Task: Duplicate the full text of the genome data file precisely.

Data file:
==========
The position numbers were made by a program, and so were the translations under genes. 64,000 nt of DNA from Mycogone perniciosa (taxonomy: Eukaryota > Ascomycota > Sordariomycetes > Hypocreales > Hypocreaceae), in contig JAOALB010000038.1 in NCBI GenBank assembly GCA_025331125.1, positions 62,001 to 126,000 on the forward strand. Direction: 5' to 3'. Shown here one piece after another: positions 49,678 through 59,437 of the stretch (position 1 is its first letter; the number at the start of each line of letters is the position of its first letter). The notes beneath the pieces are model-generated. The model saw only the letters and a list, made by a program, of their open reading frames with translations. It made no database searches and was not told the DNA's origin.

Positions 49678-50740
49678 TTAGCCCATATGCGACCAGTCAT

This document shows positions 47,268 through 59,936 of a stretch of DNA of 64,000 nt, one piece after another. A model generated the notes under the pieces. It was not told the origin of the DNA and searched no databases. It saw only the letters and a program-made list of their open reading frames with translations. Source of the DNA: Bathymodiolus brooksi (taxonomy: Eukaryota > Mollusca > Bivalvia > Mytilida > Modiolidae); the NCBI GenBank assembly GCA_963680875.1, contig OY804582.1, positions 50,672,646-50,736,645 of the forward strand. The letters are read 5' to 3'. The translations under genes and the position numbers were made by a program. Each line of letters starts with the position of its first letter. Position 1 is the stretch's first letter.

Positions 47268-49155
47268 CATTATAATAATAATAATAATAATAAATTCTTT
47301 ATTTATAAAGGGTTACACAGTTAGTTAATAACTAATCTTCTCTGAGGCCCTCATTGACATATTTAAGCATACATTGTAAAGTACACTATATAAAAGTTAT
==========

The position numbers were made by a program, and so were the translations under genes. 64,000 nt of DNA from Mycogone perniciosa (taxonomy: Eukaryota > Ascomycota > Sordariomycetes > Hypocreales > Hypocreaceae), in contig JAOALB010000038.1 in NCBI GenBank assembly GCA_025331125.1, positions 62,001 to 126,000 on the forward strand. Direction: 5' to 3'. Shown here one piece after another: positions 49,678 through 59,437 of the stretch (position 1 is its first letter; the number at the start of each line of letters is the position of its first letter). The notes beneath the pieces are model-generated. The model saw only the letters and a list, made by a program, of their open reading frames with translations. It made no database searches and was not told the DNA's origin.

Positions 49678-50740
49678 TTAGCCCATATGCGACCAGTCAT

This document shows positions 47,268 through 59,936 of a stretch of DNA of 64,000 nt, one piece after another. A model generated the notes under the pieces. It was not told the origin of the DNA and searched no databases. It saw only the letters and a program-made list of their open reading frames with translations. Source of the DNA: Bathymodiolus brooksi (taxonomy: Eukaryota > Mollusca > Bivalvia > Mytilida > Modiolidae); the NCBI GenBank assembly GCA_963680875.1, contig OY804582.1, positions 50,672,646-50,736,645 of the forward strand. The letters are read 5' to 3'. The translations under genes and the position numbers were made by a program. Each line of letters starts with the position of its first letter. Position 1 is the stretch's first letter.

Positions 47268-49155
47268 CATTATAATAATAATAATAATAATAAATTCTTT
47301 ATTTATAAAGGGTTACACAGTTAGTTAATAACTAATCTTCTCTGAGGCCCTCATTGACATATTTAAGCATACATTGTAAAGTACACTATATAAAAGTTAT